I continued swatting feverishly in the cabin, all the while feeling remorseful about being involved in a bee massacre. Bees play a role on our planet that belies their small size, after all. Neil charged the cockpit to combat the brunt of the army. He tied a line to the handle of a 5-gallon bucket, filled it quickly from the sea, and repeatedly doused the top of our bimini and our wind generator, where the colony of bees was most densely abuzz. Minutes later, the aggressive drone had given way to oceanic silence, and the only evidence that remained of the onslaught was several dozen limp bee bodies that we gingerly swept overboard.
The only clue to explain the great bee-pocalypse was found in the plumes of smoke wafting from the shore. Sugarcane is burned before it is harvested to remove the leaves from the stalks, as they contain very little sugar and only add to the burden of hauling and processing the crop. Perhaps a hive had been threatened or destroyed by the fire, and the bees had escaped in the direction of the wind, finally ceasing their evacuation when they’d come across a potential new home? It was not to be.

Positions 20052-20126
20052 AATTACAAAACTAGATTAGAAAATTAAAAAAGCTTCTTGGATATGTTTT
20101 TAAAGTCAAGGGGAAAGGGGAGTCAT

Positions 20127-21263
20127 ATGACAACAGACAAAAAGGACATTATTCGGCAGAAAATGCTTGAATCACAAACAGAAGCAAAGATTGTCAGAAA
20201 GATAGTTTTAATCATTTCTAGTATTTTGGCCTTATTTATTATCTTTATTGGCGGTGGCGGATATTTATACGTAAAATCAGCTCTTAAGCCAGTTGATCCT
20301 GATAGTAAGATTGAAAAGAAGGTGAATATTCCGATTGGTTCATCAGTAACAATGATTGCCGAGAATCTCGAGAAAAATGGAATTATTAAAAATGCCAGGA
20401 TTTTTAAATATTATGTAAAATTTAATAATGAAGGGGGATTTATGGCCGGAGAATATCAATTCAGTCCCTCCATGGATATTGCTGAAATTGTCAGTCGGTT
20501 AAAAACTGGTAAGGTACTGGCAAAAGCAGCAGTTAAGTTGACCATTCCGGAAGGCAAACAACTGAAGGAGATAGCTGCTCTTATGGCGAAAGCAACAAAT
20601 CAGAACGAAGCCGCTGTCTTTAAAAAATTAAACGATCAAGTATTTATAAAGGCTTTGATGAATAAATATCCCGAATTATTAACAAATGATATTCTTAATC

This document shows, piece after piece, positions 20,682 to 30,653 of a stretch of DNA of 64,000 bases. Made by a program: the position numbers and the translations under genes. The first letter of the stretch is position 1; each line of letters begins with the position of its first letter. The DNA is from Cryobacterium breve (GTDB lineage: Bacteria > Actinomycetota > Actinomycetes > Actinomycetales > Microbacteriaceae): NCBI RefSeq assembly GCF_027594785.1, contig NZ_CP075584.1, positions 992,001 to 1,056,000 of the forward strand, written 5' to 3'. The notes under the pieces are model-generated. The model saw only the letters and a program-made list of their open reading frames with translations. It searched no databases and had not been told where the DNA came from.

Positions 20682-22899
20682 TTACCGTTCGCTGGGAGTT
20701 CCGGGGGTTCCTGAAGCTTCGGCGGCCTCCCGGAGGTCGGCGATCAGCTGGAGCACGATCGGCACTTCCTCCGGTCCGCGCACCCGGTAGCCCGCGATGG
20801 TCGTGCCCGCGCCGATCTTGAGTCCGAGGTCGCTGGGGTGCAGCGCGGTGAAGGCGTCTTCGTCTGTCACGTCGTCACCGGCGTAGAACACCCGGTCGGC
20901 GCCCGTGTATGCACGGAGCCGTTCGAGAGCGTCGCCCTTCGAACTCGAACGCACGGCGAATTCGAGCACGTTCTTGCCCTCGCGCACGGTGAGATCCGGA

Peace and feast
As if to console us after the frightening invasion, King Neptune offered us a gift not long after bee-pocalyse came to an end. We hauled in our first sierra, a 26-incher! Sierra, also known as Spanish mackerel, are beautiful fish, with narrow silver bodies and yellow polka dots that splay across their breast and belly.
Our fish book claimed that sierra are delicious. The book was spot on! That evening, I sweated a concoction of garlic, onions, and peppers in olive oil; added a few spices and chicken stock and brought the pot to a simmer; and poached one of the long flanks in the hearty broth. I laid the fish over a bed of quinoa that I had simmered in garlic and tossed with parmesan. Yum.
Dark skies and a damned starter
Our plan for a morning arrival in the Golfo de Fonseca had evolved into a hope we’d reach our destination by dusk. The reality, as it turned out, was that we would arrive in the middle of the night. Winds mellowed considerably, but we couldn’t bring ourselves to start the engine. The last vestiges of light departed the sky as we neared the entrance to the bay, with nearly 17 miles still to go.